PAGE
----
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A Visual Journey Through MSF's Programs in DRC

11 March 2015

Ruzizi River forms the border between DRC, Rwanda, and Burundi. MSF provides more emergency medical care in Democratic Republic of Congo than in any other country in the world. Photo: Brendan Bannon

An amputee looks out over the mountainous landscape of North Kivu from the MSF hospital in Masisi. Photo: Yasuyoshi Chiba

A militia fighter carries a rocket-propelled grenade past MSF vehicles on a rainy day in Kazinga, a village in the Masisi region of eastern DRC. Despite ongoing conflict, MSF successfully conducted a vaccination campaign across the rebel-controlled territory, through villages accessible only by foot. Photo: Phil Moore

New arrivals at a camp for displaced people. Conflict in eastern DRC has forced millions from their homes and destabilized the country. For many, camps such as this that are meant to be temporary wind up turning into longer-term settlements. Some people have lived here for years, others were even born here. Photo: Giulio Di Sturco

MSF surgeons perform emergency surgery in Kimbi, South Kivu province, DRC. Photo: Brendan Bannon

A sick man is helped to an MSF mobile clinic by family members in Masisi. The conflict-ridden region is very isolated, with very little medical care available nearby. MSF sends a mobile clinic to this community once a week. Photo: Phil Moore

An MSF mobile clinic travels to a remote community in North Kivu province by motorcycle. In some parts of DRC, road conditions are so bad that they are forced to travel by motorbike. Photo: Jean-Pierre Amigo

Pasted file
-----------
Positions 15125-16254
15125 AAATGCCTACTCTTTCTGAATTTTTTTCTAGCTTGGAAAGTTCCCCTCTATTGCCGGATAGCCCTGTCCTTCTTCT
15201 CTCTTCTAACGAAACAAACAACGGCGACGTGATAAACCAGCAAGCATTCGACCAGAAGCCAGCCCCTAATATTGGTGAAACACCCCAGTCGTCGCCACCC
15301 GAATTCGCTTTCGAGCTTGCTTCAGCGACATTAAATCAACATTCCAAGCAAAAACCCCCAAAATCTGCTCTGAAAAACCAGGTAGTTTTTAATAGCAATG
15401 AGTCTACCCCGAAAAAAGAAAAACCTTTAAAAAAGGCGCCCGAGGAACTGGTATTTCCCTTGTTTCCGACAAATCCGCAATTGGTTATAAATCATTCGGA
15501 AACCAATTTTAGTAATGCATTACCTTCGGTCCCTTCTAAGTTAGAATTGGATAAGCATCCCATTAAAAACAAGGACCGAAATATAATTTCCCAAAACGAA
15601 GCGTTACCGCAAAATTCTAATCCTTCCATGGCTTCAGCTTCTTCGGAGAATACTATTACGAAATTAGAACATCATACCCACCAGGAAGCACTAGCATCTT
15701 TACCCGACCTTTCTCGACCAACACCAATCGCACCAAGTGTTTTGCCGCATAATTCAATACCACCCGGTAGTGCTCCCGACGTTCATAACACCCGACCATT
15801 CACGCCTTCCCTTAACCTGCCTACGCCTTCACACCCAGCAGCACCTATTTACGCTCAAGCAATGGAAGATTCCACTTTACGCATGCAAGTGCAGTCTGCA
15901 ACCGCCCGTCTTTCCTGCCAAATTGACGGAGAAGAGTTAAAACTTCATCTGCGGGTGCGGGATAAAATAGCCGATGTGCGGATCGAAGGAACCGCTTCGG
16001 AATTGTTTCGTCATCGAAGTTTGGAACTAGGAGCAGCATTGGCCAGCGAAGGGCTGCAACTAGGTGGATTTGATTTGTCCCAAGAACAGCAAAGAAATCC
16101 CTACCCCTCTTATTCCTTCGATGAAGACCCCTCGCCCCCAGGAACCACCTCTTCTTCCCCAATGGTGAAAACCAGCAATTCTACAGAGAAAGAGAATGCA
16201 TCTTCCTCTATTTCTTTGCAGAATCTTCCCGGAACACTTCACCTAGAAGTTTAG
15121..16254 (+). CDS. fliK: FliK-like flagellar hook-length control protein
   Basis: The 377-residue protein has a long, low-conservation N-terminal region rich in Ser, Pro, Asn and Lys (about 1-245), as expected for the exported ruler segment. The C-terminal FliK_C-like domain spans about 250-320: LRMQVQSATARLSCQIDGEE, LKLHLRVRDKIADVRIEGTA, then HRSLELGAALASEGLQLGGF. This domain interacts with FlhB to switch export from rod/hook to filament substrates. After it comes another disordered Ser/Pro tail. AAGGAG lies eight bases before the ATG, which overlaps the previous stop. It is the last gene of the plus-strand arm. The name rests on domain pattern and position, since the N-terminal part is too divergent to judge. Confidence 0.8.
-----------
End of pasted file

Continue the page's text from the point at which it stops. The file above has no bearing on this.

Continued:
When no roads are available, MSF will find other ways of delivering lifesaving medical care. Here, a team travels by canoe to a village in Bandundu province. Photo: Robin Meldrum

The majority of MSF’s staff in DRC is Congolese. Photo: Robin Meldrum

Fisherman at the shoreline at Kinkondja, where regular outbreaks of malaria are a problem. DRC’s tropical climate, many lakes, and abundance of rivers contribute to the proliferation of mosquitoes that spread life-threatening diseases like malaria. Photo: Sandra Smiley

Muenge traveled 35 kilometers (around 22 miles) to get treatment for her one-month-old daughter, who has a serious neonatal infection. Providing health care to mothers and children is a priority in all of MSF’s missions around the world. Photo: Sam Phelps

A lack of reliable infrastructure makes delivering health care challenging in DRC. The health center in Ngomashi is a four-hour walk to the nearest road. Photo: Phil Moore

MSF runs ambulatory services that help get patients the medical attention they need faster. Here, two MSF ambulance drivers refuel as they prepare to transport two patients with gunshot wounds to a hospital. Photo: Phil Moore

A survivor of sexual violence visits the MSF clinic in Kitchanga, North Kivu province, for a consultation. MSF treats more survivors of sexual violence in DRC than in any country globally. Photo: Giulio Di Sturco

HIV patients Jean-Pierre and Marie met each other at the MSF hospital in Kinshasa. Photo: Peter Casaer

Early morning at the MSF hospital in Masisi. Photo: Yasuyoshi Chiba

The Democratic Republic of Congo (DRC) has suffered near back-to-back emergencies for decades.

Political instability and violence have forced millions of people from their homes. Humanitarian crises and epidemics have followed, worsened by the lack of available health care and reliable infrastructure.